vera, when ingested orally, also has a systemic influence both on improvement of
gastrointestinal function and possibly even other important physiological relationships.
Individuals who have suffered from indigestion, irritable bowel syndrome, colitis, and
excess acid stomach, have reported relief from these conditions by the oral administration of
Aloe vera juice. The physiological effects of orally administered Aloe vera juice on
gastrointestinal function has not been studied under controlled conditions. Such a study is
essential to establish the role that orally administered Aloe vera juice plays in imparting
favorable gastrointestinal functional changes.

To address this particular question, the following study was designed. This study evaluates
the impact of orally consumed Aloe vera juice on gastrointestinal function by evaluation of
colonic bacterial activity, gastrointestinal pH, impact upon stool specific gravity, and
gastrointestinal motility in normal subjects.


Study Design
This study involved ten healthy subjects - five men (median age: 42; standard
deviation: 14 years), and five women (median age: 32; standard deviation: 5 years)
- engaged in a semicontrolled Aloe vera juice oral supplementation study protocol.
During the course of this study, they were not asked to eat any special foods nor to
engage in an alternative scheduling of their time, but rather maintain their normal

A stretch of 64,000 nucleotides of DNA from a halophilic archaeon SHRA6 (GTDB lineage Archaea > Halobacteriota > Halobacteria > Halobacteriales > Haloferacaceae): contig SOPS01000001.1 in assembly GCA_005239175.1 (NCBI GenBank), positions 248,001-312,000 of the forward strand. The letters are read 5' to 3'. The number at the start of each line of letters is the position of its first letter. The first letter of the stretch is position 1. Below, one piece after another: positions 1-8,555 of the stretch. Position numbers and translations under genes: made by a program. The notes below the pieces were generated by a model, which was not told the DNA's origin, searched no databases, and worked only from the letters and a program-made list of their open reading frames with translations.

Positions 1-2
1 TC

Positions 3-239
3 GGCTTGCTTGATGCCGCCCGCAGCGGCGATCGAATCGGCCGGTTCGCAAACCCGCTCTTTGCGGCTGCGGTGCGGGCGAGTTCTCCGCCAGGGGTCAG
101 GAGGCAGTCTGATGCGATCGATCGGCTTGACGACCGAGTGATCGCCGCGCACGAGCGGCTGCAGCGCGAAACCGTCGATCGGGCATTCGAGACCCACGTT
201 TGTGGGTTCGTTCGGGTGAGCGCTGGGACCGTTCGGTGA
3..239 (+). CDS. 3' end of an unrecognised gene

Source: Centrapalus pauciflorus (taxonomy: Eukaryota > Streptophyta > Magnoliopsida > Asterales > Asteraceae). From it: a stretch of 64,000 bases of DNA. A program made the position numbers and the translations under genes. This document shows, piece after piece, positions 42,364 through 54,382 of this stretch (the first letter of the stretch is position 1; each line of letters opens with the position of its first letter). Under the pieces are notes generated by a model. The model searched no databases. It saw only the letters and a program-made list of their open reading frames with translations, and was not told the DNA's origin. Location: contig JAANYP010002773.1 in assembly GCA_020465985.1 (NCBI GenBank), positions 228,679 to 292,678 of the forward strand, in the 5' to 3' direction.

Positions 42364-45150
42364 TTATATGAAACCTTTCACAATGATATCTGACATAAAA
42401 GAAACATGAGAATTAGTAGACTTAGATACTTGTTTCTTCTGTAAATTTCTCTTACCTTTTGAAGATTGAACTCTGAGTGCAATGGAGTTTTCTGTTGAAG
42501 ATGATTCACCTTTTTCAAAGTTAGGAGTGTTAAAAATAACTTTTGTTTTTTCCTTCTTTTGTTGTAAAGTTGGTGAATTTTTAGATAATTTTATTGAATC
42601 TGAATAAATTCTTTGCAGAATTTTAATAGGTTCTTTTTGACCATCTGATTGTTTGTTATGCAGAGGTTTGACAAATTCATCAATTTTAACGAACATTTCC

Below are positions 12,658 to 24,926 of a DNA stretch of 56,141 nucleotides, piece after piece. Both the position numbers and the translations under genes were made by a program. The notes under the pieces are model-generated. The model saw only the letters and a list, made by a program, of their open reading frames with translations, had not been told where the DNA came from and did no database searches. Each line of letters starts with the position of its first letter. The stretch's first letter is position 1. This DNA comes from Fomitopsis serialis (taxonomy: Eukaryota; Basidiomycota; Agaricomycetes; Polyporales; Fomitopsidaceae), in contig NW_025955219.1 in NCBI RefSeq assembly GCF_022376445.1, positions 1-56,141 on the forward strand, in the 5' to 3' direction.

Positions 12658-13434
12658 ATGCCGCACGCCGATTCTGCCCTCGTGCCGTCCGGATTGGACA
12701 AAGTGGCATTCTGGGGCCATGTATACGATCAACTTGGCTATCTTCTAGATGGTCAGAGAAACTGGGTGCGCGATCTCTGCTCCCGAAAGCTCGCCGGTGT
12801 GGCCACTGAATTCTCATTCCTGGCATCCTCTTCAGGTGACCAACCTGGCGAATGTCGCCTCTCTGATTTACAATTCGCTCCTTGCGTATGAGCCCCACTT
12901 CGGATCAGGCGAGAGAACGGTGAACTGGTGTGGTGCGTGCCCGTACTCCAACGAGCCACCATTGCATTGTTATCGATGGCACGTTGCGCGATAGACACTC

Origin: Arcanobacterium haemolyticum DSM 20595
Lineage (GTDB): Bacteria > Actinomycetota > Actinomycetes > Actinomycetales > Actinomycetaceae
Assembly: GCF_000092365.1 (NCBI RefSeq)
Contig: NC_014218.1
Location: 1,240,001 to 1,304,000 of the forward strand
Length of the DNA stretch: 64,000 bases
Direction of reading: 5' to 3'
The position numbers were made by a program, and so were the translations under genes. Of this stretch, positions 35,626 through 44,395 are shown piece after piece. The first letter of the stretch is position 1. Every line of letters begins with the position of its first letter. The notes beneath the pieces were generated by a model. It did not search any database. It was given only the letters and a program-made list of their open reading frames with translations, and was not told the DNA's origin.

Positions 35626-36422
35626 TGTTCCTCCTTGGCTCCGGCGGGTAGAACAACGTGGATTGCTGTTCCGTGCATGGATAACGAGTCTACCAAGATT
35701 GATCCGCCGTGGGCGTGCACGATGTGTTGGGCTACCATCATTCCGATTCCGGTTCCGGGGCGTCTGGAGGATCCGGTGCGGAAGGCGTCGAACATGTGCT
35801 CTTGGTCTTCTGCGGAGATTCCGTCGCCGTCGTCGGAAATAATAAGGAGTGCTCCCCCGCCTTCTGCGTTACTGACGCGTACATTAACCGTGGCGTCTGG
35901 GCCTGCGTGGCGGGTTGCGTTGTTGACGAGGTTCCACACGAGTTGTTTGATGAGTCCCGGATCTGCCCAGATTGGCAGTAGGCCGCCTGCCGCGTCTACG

diets and lifestyles.

The subjects’ initiated entry into the study by reporting after fasting overnight for an
evaluation of their gastric acid secretion by the Heidelberg radiotelemetry procedure. This
procedure involves the swallowing of a small pH sensitive capsule, which then transmits
back to a receiver worn around the waist the internal pH of the stomach and duodenum. This
procedure allows for in vivo quantification of gastrointestinal pH with position of the
capsule in the gastrointestinal tract and also after the challenge with various foods.

After time was allowed for the capsule to equilibrate in the stomach, a meal replacement
bar was consumed to stimulate hydrochloric acid output. This meal replacement bar
contained 40% of its calories as protein, 50% of its calories as carbohydrate, and 10% of its
calories as fat with RDA levels of vitamins and minerals. After one hour, six ounces of
water was consumed and the patient asked to sit upright to allow the capsule to travel into
the duodenum where the pH was monitored for another two and one-half hours. A stool
sample and a morning urine sample were also taken after the completion of the Heidelberg
gastrogram.

The urine was analyzed for the presence of indoxyl-sulfate, a metabolite of tryptophan
produced in the bowel by the action of gastrointestinal bacteria on unabsorbed dietary
protein. Indoxyl-sulfate in the urine is indicative of the degree to which either dietary
protein is being malabsorbed or intestinal colonic bacteria are engaged in a putrefactive
process. The stool sample had its specific gravity measured and was assayed for microbiota
by a stool culture with specific focus on pathogenic bacteria.